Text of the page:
I can’t stop reading the blog Beyond Growth right now. The site’s authors describe their work “a collaborative blogging project focused on critiquing and expanding the personal development field.” Um, yes please.
One of the best things I read on the site was in the comments section, and I keep going back to re-read it. The author, Duff McDuffee, was calling out a particular personal development course and center in his post for some potential unethical behavior. In his experience as a past course participant, the coursework involved “aggressively humiliating/shaming the client’s psychological defense mechanisms” for the purposes of inducing an emotional breakdown or catharsis (also termed an abreaction).
In case you are not already aware, this is an extremely common course format in a certain corner of the personal development world. Many people experience such workshops as life-changing events–I certainly have in the past–but the real benefits of such workshops in the long term are dubious at best.
One of the organizational leaders of the center Duff critiqued responded to his post, asking for more specific feedback about how Duff would recommend the center change its practices.
First of all, it is a huge step that an organizational leaders of this center even wrote back. It shows a level of care that is often depressingly absent in personal growth centers.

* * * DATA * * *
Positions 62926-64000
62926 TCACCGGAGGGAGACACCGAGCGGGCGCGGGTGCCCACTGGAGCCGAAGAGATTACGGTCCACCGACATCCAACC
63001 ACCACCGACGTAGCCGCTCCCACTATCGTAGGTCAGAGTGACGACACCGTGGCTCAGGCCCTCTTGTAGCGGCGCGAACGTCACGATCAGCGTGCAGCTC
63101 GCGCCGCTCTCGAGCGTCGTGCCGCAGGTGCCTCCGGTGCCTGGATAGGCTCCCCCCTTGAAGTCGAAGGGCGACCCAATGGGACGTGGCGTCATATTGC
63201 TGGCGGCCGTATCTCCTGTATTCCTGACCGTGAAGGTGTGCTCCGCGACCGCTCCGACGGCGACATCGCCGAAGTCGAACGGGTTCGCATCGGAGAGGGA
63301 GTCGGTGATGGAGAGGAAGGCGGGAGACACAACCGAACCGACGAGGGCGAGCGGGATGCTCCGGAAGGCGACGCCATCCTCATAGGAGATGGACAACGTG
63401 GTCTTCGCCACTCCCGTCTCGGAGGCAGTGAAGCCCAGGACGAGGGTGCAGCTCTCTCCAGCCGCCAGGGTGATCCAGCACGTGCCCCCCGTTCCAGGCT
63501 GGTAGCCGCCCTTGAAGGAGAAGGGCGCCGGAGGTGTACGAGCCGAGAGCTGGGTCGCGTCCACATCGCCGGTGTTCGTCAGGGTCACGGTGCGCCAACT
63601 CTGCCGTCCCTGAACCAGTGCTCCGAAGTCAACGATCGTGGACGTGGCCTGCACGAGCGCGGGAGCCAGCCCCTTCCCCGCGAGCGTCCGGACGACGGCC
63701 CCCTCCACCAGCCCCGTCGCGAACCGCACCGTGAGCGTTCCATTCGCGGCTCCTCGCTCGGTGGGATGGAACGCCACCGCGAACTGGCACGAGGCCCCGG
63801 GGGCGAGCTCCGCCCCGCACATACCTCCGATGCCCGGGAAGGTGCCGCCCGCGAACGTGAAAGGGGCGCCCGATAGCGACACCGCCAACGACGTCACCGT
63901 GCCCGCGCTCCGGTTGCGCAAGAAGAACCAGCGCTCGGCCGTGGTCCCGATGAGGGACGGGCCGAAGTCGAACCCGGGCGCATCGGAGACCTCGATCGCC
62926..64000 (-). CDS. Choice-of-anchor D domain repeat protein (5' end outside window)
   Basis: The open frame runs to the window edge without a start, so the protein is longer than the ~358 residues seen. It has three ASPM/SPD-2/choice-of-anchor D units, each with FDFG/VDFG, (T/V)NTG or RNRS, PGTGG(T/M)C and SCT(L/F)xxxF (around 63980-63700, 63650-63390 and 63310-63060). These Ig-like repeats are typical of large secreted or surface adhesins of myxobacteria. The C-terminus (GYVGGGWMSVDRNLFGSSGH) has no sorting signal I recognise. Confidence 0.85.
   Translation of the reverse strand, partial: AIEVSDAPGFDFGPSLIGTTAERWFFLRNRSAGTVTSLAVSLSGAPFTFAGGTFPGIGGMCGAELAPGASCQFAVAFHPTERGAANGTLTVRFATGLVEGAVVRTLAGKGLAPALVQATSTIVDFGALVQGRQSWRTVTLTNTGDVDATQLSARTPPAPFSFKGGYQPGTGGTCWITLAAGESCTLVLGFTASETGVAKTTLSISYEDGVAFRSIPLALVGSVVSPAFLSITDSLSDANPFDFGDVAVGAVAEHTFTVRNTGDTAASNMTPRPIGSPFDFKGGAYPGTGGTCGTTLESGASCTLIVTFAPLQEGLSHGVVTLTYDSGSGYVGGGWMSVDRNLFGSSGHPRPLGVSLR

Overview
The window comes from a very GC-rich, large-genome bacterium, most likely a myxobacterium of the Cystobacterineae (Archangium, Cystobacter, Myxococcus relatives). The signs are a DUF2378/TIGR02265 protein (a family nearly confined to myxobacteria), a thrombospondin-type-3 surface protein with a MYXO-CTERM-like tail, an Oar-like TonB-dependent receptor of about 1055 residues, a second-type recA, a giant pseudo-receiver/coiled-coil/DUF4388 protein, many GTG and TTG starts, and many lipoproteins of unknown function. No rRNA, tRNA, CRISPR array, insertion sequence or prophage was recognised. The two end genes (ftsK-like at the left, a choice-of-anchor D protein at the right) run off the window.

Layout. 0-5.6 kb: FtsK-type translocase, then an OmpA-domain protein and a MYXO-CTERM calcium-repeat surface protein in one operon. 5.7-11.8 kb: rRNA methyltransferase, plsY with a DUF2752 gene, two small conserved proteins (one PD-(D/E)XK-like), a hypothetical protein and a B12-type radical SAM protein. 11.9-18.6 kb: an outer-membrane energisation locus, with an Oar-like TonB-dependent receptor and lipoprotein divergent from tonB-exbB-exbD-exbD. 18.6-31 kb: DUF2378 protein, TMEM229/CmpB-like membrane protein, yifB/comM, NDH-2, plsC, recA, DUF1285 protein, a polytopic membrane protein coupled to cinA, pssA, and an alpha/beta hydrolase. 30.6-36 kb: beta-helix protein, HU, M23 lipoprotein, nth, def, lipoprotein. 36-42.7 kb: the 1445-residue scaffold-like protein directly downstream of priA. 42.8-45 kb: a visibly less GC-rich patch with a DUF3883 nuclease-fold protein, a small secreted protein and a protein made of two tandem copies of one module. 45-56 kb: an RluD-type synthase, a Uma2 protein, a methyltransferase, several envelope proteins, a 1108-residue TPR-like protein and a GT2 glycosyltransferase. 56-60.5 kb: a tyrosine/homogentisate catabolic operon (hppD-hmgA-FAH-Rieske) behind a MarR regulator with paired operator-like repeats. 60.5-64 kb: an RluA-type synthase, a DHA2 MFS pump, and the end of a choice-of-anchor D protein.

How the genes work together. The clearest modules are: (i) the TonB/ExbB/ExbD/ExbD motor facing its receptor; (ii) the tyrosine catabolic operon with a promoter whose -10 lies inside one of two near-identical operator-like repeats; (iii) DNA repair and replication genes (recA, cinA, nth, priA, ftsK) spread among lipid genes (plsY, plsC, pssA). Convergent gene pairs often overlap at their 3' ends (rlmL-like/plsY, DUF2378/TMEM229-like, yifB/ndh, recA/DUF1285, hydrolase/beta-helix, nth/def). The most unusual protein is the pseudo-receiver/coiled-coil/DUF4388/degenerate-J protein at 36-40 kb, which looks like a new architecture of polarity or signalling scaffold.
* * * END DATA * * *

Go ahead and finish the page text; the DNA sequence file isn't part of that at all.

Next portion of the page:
Duff’s response in the comments section was articulate, and in my opinion, right on the money. I am obviously quoting below at length (and even so, I don’t include all of his comments), so once again, here’s the link to the original post.
If I were to make requests, they would be to advertise the relational practices (at least what I’ve observed them to be) as highly aggressive and likely to bring up traumatic past events, to specifically filter out people with any history of abuse or PTSD through the use of an intake form, and to avoid using these techniques on anyone who does not give verbal or written consent.
Even better would be to seriously consider the potential harm of these techniques and consider abandoning them altogether in favor of a different philosophy and methodology.
Encourage and create a system to support critical feedback in your community especially with regards to techniques, group dynamics, safety, and consent–listening to and taking seriously the content of such feedback without engaging in emotional processing…Consider creating a way of allowing anonymity when giving such feedback.
Make your financial accounting transparent, and encourage the same for [your partner organizations]. This will help prevent financial corruption and keep accountable with your community.
Encourage a community of critical thinking. Above all, do not allow intolerance of minority groups or opinions within your community. Avoid all green-shaming, as in “those guys are just green,” or any other versions of this. Encourage rational-mind thinking–do not demonize the mind in favor of emotions, the heart, emptiness, or anything else or you’ll end up with a cult-like groupthink.
Create an explicit policy for ethical violations from community leaders and teachers, especially with regards to sexual relationships, money, and dual-relationships of all kinds. Enforce this policy.
Learn the laws regarding psychotherapy and group psychotherapy in the state of Colorado, as well as “certification” in any methodology as regulated by the Department of Private Occupational Schools. Make sure you are in compliance with the law. Hire a lawyer to help you to do so.
To anyone involved in a personal growth organization who may somehow read the above…this is it. This is what your critics are asking for. This is what it looks like to care about your participants.